Recalling the two letters that he wrote to the leaders of the Islamic world last year, the prime minister briefed the envoys on Pakistan’s efforts at the international level to create awareness about Islamophobia and the need to collectively address the phenomenon.

He said Pakistan’s initiatives are aimed at building mutual understanding and promoting inter-faith harmony. Noting that Islamophobic acts fan inter-religious hatred and disharmony among civilizations, the prime minister called for addressing the underlying reasons for the rise in such incidents worldwide.

“Falsely equating Islam with radicalism and terrorism is leading to the marginalization and stigmatization of Muslims. Vilification of Islamic precepts and religious personalities, wrongly justified under the garb of the right to freedom of expression or opinion, hurts the sentiments of 1.5 billion Muslims,” he said.

The prime minister urged the OIC to work together for making the international community understand the deep-rooted love and reverence of all Muslims for the Holy Prophet (PBUH) and the Holy Quran.

He also underlined the need for instituting legal safeguards aimed at protecting the sensitivities of all religious groups. “It is imperative that the OIC make collective efforts to project the true image of Islam, and its message of peace and tolerance,” he said.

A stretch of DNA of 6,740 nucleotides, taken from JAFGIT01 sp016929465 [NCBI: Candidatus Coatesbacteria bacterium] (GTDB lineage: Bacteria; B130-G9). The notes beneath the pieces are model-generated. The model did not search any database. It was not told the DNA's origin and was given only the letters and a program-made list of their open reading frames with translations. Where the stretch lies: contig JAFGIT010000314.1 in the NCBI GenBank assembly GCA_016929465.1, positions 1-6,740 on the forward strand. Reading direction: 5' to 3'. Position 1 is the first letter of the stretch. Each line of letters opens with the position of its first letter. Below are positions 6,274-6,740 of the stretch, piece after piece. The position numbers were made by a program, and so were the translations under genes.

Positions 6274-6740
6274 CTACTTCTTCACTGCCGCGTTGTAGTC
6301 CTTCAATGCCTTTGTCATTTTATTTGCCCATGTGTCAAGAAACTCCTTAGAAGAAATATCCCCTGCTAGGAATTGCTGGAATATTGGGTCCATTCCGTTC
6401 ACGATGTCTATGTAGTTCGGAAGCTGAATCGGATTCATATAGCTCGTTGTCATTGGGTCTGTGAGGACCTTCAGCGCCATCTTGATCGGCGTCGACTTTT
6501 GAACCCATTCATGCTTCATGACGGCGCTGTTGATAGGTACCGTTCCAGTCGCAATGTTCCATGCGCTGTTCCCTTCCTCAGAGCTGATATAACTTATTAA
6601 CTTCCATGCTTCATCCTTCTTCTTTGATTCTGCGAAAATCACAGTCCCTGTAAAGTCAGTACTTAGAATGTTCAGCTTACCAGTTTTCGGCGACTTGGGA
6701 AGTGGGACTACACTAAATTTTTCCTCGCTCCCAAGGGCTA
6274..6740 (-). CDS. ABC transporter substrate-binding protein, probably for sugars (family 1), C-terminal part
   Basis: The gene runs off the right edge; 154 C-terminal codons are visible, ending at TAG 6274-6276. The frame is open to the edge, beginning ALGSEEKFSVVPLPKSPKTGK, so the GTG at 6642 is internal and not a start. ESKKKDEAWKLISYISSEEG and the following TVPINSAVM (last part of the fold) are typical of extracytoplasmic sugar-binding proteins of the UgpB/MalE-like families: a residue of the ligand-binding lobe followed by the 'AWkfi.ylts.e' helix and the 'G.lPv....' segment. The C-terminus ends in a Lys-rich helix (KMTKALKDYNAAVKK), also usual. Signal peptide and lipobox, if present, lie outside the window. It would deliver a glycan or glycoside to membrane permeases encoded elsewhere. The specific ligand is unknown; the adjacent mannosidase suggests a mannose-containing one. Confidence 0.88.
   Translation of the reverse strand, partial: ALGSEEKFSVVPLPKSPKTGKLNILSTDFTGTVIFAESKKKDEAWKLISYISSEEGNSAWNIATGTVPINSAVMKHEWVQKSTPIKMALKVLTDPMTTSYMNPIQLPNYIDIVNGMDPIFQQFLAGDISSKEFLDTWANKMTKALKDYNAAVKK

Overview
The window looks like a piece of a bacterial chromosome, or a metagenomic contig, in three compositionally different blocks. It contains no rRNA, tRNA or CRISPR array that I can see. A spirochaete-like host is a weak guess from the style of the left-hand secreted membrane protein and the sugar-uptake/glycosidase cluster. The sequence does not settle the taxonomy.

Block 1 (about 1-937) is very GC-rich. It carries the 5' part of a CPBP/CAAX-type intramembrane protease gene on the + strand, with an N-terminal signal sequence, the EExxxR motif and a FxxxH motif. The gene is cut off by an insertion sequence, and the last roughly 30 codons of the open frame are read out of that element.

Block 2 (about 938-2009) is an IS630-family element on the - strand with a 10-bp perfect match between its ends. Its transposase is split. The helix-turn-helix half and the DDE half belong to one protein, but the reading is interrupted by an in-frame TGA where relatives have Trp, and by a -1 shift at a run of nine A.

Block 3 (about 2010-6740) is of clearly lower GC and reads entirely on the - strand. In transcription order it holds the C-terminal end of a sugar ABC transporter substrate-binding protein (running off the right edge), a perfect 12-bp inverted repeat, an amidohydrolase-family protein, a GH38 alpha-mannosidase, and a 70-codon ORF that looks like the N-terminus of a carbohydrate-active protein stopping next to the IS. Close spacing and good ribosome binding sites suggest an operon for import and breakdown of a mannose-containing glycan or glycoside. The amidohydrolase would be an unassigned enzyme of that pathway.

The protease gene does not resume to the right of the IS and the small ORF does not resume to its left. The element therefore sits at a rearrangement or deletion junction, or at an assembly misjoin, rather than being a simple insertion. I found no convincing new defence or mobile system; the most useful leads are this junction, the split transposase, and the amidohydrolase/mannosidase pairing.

The prime minister reaffirmed that Pakistan remains committed to dialogue and cooperation with all members of the international community for promoting universal values of tolerance, mutual respect and peaceful co-existence among all nations and peoples.

EU resolution

The resolution claimed that judicial procedures in blasphemy cases in Pakistan are "highly flawed" where low standards of evidence are required for a conviction and judicial authorities often uncritically accept allegations.

"The accused are often presumed guilty and have to prove their innocence rather than vice versa."

It expressed concern regarding the case of couple Shagufta Kausar and Shafqat Emmanuel, who were sentenced to death on blasphemy charges in 2014 for alleged sending blasphemous text messages “from a phone number registered to Kausar to the person accusing the couple of blasphemy”, it added.

The resolution called on the Commission and the European External Action Service (EEAS) to immediately review Pakistan’s eligibility for GSP+ status in the light of current events and “to initiate a procedure for the temporary withdrawal of this status and the benefits that come with it."